‘After The Rain’ is a satirical post-apocalyptic tale set 200 years after the Great Rain of 1974 which destroyed civilisation. The Lecturer uses his students to re-enact an event that took place during the deluge. Two newcomers, a young man and woman, arrive on a raft of survivors. Gradually they are introduced to the rituals of this strange community, and their leader Arthur, who has delusions of godhood. Others too seem to believe in his ‘powers’ but slowly he comes to think that rather than being divine himself, he was only possessed by God, and he must now be sacrificed… An unconventional adaptation of Bowen’s own 1958 book of the same name.
Cast Details: (Incomplete, further information required)
Reviewed by G.M.P. For The Croydon Advertiser
Misty moral in the Flood tides
Among the most venturous of local drama groups, Theatre Workshop Coulsdon, continues to be particularly enterprising in its choice of play. Last week’s “After the Rain,” by John Bowen, was no exception.
It makes an original and thought-provoking comment on civilisations, past and present, and on the clash between individualist and community in the form of a parable about a second Great Flood, dated 1974.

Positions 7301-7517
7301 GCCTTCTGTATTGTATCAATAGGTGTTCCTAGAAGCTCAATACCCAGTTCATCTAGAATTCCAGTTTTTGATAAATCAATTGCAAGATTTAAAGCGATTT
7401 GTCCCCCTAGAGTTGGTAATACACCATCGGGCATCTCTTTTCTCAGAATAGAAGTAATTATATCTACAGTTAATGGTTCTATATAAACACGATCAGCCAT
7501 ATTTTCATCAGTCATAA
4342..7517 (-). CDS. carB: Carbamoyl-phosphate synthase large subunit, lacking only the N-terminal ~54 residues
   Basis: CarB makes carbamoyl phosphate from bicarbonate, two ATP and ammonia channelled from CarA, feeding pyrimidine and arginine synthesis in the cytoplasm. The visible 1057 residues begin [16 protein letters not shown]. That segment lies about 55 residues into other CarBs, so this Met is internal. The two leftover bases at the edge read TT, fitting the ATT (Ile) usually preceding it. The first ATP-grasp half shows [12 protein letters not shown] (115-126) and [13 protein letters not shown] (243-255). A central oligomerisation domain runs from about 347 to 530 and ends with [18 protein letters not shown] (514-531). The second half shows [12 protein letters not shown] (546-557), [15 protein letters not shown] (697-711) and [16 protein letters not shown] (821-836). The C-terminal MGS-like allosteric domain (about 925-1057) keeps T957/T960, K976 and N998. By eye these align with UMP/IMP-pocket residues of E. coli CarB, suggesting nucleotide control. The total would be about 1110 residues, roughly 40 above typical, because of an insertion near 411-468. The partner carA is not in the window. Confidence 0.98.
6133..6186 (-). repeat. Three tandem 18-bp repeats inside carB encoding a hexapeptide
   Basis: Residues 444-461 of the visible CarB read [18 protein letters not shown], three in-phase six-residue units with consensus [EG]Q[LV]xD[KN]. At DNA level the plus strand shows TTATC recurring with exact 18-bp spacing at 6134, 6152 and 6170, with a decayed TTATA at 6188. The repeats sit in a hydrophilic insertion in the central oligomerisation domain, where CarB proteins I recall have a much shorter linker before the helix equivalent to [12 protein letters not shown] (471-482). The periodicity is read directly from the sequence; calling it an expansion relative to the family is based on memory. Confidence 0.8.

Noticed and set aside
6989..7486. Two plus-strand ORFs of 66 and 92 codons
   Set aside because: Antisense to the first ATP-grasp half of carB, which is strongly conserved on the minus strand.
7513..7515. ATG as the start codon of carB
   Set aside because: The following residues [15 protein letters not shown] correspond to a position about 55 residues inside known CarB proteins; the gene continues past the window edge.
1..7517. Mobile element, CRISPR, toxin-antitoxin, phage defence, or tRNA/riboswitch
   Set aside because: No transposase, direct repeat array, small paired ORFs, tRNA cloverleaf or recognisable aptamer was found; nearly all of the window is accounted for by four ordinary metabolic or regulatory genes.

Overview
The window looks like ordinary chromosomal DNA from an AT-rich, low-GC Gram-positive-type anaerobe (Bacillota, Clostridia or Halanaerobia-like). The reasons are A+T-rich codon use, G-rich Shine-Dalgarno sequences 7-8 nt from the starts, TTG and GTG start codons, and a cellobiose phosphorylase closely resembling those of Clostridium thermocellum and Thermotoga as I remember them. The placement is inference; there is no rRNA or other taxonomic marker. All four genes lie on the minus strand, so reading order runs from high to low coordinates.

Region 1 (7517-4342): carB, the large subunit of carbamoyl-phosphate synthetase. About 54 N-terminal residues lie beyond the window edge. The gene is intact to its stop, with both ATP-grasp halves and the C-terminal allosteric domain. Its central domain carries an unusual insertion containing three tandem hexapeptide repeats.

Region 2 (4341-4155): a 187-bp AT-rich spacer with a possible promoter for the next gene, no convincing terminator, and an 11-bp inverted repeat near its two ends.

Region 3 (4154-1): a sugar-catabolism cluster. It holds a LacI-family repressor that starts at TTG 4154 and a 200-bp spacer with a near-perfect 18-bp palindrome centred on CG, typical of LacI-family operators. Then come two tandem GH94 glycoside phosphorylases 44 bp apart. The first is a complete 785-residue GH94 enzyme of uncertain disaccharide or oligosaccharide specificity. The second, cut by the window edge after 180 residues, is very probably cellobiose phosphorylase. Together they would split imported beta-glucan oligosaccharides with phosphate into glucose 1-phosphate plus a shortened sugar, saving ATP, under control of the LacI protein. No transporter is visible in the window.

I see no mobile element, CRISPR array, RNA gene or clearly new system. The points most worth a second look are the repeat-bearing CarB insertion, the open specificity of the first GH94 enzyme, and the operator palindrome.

Scenes from the lives of a raftful of survivors are presented, Marat-Sade fashion by supposed hypnotised criminal deviationists, 200 years later, for the enlightenment of their generation.
Where TWC are deficient is in their lack of polish in presentation.
If they judge such a play to be worthy of public show then they owe it to their audience to develop elementary stage skills to communicate the ideas and situations fully.
At present they aren’t doing this. By choosing a producer who is one of them, and at the same point of technical development, they do, no doubt, have the fun of joint exploration, but they aren’t getting the best out of their material.
Indeed the clash of characters which is a key feature of Bowen’s play was inadequately realised because vocally they were so limited and so restricted in their ability to move naturally and meaningfully inside a personality alien to their own.
The significances of this play only fitfully reached us – gabbled lines, monotonously delivered shuffling movement, and scenes that trailed off instead of ending, robbed the satire of much of its bite.
Promising work was done, notably by Stephen Airey, Lesley Quin, Diana Hewett and Christopher Argles (though they are not excluded from the critical remarks I’ve made).
Nevertheless, despite some good economic staging and some potentially effective moments, comic and serious, the overall impression was limp instead of exhilarating.